Working memory is your brain's Post-it note, says Tracy Packiam Alloway, Ph.D., assistant professor of psychology at the University of North Florida in Jacksonville, Florida. "It makes all the difference to successful learning," she says.
You can think of working memory as the active part of your memory system. It's like mental juggling, says H. Lee Swanson, Ph.D., distinguished professor of education with the Graduate School of Education at the University of California, Riverside. "As information comes in, you're processing it at the same time as you store it," he says. A child uses this skill when doing math calculations or listening to a story, for example. She has to hold onto the numbers while working with them. Or, she needs to remember the sequence of events and also think of what the story is about, says Swanson.If working memory is weak, it can trip up just about anyone. But it really works against a child with learning disabilities (LD). You can take steps to help a child with weak working memory, whether or not LD is a part of the picture.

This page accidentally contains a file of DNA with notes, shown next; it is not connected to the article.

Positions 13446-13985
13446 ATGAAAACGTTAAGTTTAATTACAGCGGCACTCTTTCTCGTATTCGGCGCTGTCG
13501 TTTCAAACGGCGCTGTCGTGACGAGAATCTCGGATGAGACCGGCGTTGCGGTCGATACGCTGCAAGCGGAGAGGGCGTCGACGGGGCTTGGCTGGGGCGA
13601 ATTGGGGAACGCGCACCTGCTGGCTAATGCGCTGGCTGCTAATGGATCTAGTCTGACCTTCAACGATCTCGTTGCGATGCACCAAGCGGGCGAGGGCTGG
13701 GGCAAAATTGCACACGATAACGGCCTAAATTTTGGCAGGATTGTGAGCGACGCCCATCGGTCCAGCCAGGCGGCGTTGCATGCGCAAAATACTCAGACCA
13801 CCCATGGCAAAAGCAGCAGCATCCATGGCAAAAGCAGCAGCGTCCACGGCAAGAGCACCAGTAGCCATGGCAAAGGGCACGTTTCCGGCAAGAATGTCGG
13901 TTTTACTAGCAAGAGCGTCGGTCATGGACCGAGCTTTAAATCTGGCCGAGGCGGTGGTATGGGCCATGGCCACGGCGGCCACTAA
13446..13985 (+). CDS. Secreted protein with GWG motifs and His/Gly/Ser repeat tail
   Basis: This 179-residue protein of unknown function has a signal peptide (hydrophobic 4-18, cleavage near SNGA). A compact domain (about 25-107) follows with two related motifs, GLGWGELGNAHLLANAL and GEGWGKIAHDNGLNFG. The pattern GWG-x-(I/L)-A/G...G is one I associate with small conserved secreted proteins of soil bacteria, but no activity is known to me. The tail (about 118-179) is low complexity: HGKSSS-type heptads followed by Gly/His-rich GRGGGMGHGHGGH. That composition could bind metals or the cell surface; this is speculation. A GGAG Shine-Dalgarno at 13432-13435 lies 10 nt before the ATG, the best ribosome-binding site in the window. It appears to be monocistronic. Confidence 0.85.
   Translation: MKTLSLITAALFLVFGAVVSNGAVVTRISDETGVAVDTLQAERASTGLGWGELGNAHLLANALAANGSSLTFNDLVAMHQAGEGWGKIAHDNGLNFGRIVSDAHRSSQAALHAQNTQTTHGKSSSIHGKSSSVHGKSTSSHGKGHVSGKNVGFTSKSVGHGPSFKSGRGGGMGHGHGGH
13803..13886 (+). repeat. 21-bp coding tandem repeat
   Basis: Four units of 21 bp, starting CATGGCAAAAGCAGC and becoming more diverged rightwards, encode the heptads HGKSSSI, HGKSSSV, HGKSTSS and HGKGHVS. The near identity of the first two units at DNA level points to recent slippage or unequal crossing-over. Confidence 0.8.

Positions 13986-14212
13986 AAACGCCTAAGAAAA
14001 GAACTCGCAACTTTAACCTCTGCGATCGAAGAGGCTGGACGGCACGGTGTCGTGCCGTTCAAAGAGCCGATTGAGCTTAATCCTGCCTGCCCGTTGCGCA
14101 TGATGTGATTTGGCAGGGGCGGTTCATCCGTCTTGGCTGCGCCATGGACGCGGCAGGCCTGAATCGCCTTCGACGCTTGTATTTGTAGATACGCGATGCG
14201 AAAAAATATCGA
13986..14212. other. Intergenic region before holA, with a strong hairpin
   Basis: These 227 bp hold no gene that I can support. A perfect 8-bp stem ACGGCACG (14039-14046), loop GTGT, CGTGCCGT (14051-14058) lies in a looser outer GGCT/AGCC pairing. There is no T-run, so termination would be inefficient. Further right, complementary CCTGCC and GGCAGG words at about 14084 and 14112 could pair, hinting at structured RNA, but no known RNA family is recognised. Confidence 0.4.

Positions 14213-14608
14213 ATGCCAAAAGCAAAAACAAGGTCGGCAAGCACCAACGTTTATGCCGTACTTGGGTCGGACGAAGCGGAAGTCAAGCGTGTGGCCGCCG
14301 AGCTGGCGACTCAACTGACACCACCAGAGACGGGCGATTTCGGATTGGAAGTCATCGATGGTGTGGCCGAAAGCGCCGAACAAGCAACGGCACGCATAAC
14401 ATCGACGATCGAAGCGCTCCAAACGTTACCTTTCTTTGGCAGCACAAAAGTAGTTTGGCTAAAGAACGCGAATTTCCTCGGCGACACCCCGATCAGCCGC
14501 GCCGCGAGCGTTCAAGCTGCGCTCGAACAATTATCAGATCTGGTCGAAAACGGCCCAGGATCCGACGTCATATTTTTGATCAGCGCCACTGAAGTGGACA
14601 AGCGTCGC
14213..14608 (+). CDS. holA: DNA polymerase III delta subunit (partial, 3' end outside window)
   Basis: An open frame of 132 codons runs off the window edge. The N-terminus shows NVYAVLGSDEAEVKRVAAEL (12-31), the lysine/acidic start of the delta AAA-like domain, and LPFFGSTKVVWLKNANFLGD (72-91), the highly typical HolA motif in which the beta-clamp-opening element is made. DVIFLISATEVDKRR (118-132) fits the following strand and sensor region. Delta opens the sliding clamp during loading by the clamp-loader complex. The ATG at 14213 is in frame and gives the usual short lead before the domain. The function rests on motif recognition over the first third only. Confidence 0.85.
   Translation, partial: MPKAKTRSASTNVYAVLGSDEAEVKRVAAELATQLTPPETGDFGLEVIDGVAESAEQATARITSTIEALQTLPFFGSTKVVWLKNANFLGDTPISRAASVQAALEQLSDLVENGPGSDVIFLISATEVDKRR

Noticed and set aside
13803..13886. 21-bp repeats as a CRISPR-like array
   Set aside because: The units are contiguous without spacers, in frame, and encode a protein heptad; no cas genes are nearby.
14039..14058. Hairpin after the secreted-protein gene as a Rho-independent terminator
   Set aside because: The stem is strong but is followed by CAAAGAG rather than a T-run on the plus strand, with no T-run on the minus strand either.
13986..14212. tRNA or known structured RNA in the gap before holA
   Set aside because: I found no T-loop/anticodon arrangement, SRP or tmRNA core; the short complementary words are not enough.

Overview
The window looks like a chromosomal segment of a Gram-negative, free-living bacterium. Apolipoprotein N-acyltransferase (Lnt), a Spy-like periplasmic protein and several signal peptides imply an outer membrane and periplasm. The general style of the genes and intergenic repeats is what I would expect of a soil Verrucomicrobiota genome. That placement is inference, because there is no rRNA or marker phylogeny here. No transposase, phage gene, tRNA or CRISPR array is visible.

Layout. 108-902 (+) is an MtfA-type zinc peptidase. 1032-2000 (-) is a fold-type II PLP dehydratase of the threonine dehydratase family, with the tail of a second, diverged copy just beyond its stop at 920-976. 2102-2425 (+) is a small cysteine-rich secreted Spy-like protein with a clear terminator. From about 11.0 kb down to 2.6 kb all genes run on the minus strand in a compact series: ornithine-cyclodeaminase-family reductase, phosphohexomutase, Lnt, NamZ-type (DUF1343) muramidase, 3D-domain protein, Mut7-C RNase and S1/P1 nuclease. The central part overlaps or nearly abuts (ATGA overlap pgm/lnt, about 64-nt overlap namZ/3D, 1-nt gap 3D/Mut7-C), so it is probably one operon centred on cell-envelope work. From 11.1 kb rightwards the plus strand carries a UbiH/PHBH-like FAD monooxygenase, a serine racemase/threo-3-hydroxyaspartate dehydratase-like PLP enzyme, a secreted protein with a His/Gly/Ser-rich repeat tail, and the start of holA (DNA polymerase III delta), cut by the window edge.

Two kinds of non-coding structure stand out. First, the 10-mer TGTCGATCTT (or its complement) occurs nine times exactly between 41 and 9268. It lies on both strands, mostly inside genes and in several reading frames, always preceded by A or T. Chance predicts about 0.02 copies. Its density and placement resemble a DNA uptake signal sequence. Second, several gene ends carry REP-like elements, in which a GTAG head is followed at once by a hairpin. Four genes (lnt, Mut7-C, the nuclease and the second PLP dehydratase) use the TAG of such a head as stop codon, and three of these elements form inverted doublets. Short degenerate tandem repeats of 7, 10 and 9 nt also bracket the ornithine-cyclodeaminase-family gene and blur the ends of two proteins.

Via Tom Perran, Carolyn D Cowen, Lou Salza